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Marijuana Sales Have Leveled Out Post-Coronavirus Bump

Following the stockpiling trend, marijuana sales have fallen back to pre-pandemic daily averages.

Right after social distancing protocols and shelter-in-place orders were mandated in cities like San Francisco and Seattle, consumers exhibited panic-buying behavior by stock piling necessary goods. Not only did cities count cannabis as “essential” during the coronavirus outbreak, consumers stocked up on it like it was toilet paper; sales almost doubled in some recreational markets, with figures comparable to those seen on 4/20.

According to new data from Headset Analytics, that sales bump has disappeared as of late. States popular for marijuana tourism like Nevada and California saw sales dip below average daily sales last week following the stockpiling trend. Washington and Colorado still exhibited slightly above average sales, though not anywhere close to the initial rush saw in the middle of March.

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Not all cannabis products are viewed equally at this time, though. Edibles and beverages have become the favorable preference for customers to stock up on, while pre-rolled joints are seen as unnecessary to buy up. In California, median sales and pre-rolls sit below previous daily average for sales. At the same time, edibles have retained a 5% boost in sales even following the drop off elsewhere.

cannabis stocks and the thing about bubbles
Photo by M. B. M. via Unsplash

“Edibles are seeing significantly more growth and a much softer fall than our beloved Pre-Rolls,” wrote the Headset staff. “With most states prohibiting social gatherings there just aren’t nearly as many joints being passed around. However, having an Edible and watching Netflix is a pretty great way to socially distance.”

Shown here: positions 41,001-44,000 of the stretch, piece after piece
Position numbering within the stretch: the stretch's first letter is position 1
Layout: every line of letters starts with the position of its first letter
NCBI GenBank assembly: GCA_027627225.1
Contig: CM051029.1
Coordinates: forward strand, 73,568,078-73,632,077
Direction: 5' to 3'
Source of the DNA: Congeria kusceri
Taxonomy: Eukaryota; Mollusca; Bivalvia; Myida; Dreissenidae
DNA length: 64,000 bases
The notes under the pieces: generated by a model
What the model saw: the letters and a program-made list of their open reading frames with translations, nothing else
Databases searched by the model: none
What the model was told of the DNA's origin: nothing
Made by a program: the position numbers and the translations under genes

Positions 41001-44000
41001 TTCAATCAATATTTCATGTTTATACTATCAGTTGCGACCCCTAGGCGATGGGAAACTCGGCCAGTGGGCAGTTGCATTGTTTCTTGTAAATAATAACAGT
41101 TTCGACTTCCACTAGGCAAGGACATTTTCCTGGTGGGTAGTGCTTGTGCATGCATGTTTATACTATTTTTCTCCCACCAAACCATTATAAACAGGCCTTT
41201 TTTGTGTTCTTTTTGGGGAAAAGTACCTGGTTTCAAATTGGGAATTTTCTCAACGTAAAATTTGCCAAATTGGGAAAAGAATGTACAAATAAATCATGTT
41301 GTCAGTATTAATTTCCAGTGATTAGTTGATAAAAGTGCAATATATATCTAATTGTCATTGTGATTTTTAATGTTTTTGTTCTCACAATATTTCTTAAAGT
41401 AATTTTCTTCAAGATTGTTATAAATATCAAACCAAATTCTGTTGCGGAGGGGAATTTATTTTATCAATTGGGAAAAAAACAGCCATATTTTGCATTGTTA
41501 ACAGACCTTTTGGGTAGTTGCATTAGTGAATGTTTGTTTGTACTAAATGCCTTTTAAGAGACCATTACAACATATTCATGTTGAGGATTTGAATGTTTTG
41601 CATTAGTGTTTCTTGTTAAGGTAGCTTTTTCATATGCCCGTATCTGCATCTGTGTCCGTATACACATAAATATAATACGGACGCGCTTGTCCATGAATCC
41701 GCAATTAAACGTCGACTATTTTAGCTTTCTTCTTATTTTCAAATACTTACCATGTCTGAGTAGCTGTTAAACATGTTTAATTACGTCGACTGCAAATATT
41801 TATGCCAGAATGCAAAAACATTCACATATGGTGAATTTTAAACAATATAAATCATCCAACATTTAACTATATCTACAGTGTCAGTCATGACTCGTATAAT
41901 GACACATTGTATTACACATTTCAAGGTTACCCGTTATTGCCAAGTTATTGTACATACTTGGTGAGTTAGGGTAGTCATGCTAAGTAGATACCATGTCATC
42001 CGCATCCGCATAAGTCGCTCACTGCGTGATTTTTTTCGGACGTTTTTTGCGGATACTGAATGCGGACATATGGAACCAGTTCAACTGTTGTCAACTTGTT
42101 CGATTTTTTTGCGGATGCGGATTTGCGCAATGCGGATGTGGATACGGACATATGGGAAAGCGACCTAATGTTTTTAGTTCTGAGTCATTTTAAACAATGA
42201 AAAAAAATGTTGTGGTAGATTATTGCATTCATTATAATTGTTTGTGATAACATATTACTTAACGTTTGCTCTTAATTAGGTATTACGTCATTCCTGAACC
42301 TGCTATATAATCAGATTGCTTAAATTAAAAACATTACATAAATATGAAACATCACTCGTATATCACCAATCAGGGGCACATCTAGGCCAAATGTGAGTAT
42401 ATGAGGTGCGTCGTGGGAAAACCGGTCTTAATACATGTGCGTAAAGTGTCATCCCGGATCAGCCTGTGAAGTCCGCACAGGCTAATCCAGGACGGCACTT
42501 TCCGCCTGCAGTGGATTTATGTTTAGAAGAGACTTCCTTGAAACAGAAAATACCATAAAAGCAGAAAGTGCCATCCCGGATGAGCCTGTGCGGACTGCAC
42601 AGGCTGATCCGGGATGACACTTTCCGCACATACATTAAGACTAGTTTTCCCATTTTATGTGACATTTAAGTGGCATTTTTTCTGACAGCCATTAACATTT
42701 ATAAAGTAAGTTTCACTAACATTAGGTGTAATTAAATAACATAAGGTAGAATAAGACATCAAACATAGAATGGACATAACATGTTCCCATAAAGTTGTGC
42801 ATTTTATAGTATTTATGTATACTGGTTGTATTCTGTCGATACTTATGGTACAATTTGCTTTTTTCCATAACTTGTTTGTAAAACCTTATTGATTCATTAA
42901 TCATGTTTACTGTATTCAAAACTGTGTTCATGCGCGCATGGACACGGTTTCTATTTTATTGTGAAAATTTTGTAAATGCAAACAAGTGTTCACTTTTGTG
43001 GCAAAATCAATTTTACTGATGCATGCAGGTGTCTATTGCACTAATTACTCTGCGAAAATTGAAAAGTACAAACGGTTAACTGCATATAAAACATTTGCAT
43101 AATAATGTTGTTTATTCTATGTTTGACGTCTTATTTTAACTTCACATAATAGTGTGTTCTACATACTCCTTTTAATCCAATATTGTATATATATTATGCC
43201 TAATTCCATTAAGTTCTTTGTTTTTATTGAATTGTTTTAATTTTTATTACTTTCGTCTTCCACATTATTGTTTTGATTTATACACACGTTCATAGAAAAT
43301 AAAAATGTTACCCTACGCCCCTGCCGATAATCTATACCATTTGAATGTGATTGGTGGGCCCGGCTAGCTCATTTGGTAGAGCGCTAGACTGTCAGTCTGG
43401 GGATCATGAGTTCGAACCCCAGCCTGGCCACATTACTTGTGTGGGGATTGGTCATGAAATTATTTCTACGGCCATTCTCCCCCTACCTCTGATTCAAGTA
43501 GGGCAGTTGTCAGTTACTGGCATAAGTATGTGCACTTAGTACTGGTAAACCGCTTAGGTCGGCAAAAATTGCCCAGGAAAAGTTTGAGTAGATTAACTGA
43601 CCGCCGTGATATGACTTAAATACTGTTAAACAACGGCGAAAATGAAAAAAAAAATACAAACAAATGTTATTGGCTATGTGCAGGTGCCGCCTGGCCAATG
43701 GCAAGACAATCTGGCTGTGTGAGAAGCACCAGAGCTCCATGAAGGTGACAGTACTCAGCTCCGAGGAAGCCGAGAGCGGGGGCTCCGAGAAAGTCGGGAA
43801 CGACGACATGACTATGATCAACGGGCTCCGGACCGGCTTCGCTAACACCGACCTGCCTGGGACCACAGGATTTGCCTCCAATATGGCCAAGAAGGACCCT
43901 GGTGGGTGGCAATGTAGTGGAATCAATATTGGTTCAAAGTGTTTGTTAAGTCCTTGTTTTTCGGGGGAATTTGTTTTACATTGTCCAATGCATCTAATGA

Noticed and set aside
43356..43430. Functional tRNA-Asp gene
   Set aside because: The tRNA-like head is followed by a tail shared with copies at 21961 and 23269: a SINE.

In Michigan, meanwhile, medical dispensaries and recreational stores experienced their highest ever profits. According to latest numbers, recreational hit $5.8 million in sales (an increase of over 20%), while medical was just under $8 million (an increase of 27%). But those sales are also expected to decline under Governor Gretchen Whitmer’s “Stay Home, Stay Safe” order, which allowed temporary cannabis regulations that expanded curbside pickups and delivery capabilities.

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With marijuana becoming an “essential” good, it represents a full embrace of cannabis by the mainstream public. Little to no backlash existed from these announcements. Sustained sales during the outbreak will prove vital for marijuana stores, as companies are ineligible for coronavirus-related relief from the federal government.

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